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Edward L. Pierce, Memoir and letters of Charles Sumner: volume 3 6 6 Browse Search
Bliss Perry, The American spirit in lierature: a chronicle of great interpreters 5 5 Browse Search
Francis Jackson Garrison, William Lloyd Garrison, 1805-1879; the story of his life told by his children: volume 2 5 5 Browse Search
The writings of John Greenleaf Whittier, Volume 2. (ed. John Greenleaf Whittier) 5 5 Browse Search
Southern Historical Society Papers, Volume 11. (ed. Reverend J. William Jones) 4 4 Browse Search
Thomas Wentworth Higginson, John Greenleaf Whittier 4 4 Browse Search
Joseph T. Derry , A. M. , Author of School History of the United States; Story of the Confederate War, etc., Confederate Military History, a library of Confederate States Military History: Volume 6, Georgia (ed. Clement Anselm Evans) 4 4 Browse Search
Thomas Wentworth Higginson, Carlyle's laugh and other surprises 4 4 Browse Search
Adam Badeau, Grant in peace: from Appomattox to Mount McGregor, a personal memoir 4 4 Browse Search
Henry Morton Stanley, Dorothy Stanley, The Autobiography of Sir Henry Morton Stanley 4 4 Browse Search
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., led a brigade of Cavalry; reorganized Street Cleaning system of New York City; died in Havana, Cuba, fighting Yellow fever. Brevet Brigadier-General Francis W. Palfrey, register in Bankruptcy in 1872; author of Antietam and Fredericksburg in 1882; author of many Scholarly and important papers. Lieutenant E. Benjamin Andrews: wounded at Petersburg, 1864; professor of History and political History, Brown University, 1882-88; President thereof, 1889-98. Brevet Brigadier-General Francis A.1882-88; President thereof, 1889-98. Brevet Brigadier-General Francis A. Walker, superintendent Ninth and Tenth Censuses; commissioner of Indian affairs in 1872; President, Mass. Institute of Technology, 1881. well as the general, the captain as well as the colonel, and the private as well as the captain. On the whole, its work was well balanced, marvelously so, and the results are before the readers of the Photographic History. If so slight a proportion can be shown of the men distinguished for their fighting, it obviously becomes impossible, even should the
ng, since Napoleon's Waterloo campaign, the American has shown himself preeminent. Colonel Dodge would have been justified in going much further. Waterloo itself, the most famous of the world's battles, does not show such fighting as Americans did at Sharpsburg (Antietam), Gettysburg, or Chickamauga. In Stonewall Jackson and the American Civil War, by Lieutenant-Colonel G. F. R. Henderson, a British military expert, is a complete list of killed and wounded in great battles from 1704 to 1882, inclusive. Since Eylau, 1807, there has been no great battle in which the losses of the victor—the punishment he withstood to gain his victory—equal the twenty-seven per cent. of the Confederates in their victory at Chickamauga. The Henderson tables give the losses of both sides in each Men of the fifth Georgia: more than half this regiment was killed and wounded at the battle of Chickamauga. Lounging beneath the Stars and Bars are eight members of an Augusta, Georgia, company—Th<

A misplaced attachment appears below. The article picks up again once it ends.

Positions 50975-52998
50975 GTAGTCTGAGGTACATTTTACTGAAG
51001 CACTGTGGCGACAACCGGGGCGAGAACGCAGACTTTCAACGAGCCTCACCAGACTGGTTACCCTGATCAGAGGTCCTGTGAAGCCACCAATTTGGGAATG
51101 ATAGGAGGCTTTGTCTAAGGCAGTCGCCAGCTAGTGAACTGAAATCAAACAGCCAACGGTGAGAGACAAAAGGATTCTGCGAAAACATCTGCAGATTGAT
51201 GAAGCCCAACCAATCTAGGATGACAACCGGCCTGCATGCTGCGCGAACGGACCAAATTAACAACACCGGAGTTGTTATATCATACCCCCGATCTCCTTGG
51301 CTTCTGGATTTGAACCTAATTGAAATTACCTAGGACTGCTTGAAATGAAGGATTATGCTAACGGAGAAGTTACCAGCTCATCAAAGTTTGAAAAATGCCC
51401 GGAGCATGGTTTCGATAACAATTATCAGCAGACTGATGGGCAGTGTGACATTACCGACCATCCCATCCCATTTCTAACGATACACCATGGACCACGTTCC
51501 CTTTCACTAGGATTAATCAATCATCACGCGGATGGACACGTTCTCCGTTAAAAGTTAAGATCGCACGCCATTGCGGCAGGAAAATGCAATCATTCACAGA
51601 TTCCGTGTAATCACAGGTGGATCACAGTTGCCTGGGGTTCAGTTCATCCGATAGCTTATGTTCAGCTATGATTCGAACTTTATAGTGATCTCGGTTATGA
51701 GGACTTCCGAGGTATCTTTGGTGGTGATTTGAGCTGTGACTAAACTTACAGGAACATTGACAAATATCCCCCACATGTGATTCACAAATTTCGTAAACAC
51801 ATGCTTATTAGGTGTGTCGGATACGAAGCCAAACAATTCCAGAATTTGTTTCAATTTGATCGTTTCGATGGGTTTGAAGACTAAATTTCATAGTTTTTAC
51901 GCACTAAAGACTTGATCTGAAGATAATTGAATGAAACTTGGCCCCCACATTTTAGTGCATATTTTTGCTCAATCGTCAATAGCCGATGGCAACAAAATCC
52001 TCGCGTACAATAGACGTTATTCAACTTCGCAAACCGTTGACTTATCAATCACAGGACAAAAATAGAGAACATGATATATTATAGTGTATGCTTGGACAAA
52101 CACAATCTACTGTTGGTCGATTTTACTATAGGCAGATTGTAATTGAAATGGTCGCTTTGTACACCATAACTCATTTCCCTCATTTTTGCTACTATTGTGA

anded the Nez Perce Indian expedition of 1877, the Bannock, and Piute campaigns, and from 1880 to 1882, was superintendent of the Military Academy, West Point. He was (1865-74) commissioner of the Buted major-general in March, 1865, for his services at Island No.10, and received the full rank in 1882. Major-General Pope died at Sandusky, Ohio, September 23, 1892. Army of the Southwest Creatarmy in June, 1864. He became interested in railroad building and was governor of Arizona (1878– 1882). In 1890, he was reappointed major-general and was retired with that rank on April 28th. He dieead of the Department of the Pacific, and after the war held various commands. He was retired in 1882, and died in San Francisco, May 4, 1885. Major-General Abner Doubleday (U. S. M. A. 1842) vice, and returned to engineering work in the army. He became lieutenant-colonel of engineers in 1882. He had been brevetted major-general in the regular army in 1865. He died in Philadelphia, Marc
Southern Historical Society Papers, Volume 9. (ed. Reverend J. William Jones), Editorial Paragraphs. (search)
d in our last that there would be delay. We will simply say, by way of apology, that any irregularity of issue is far more distasteful to us than it can possibly be to our readers, that it has never occurred when we could prevent it, and that we think we see our way clear to more regular issues in the future than for the past year. But we beg to remind our subscribers that we have fully redeemed our promise that they should have their full quota of numbers and of pages. Renewals for 1882 are now due, and we beg our friends to send on the $3 at once. Please do not conclude that you will wait 'till the close of the year, and then buy the whole set; for even if you should be able to do that, which is by no means certain, we are, in the meantime, compelled to raise the cash to pay for the printing, and you ought to help us to the extent of at least your subscription. Send on, then, your renewal, and see if you cannot secure us at least one new subscriber. The annual meeti
Southern Historical Society Papers, Volume 10. (ed. Reverend J. William Jones), [for Southern Historical Society Papers.] (search)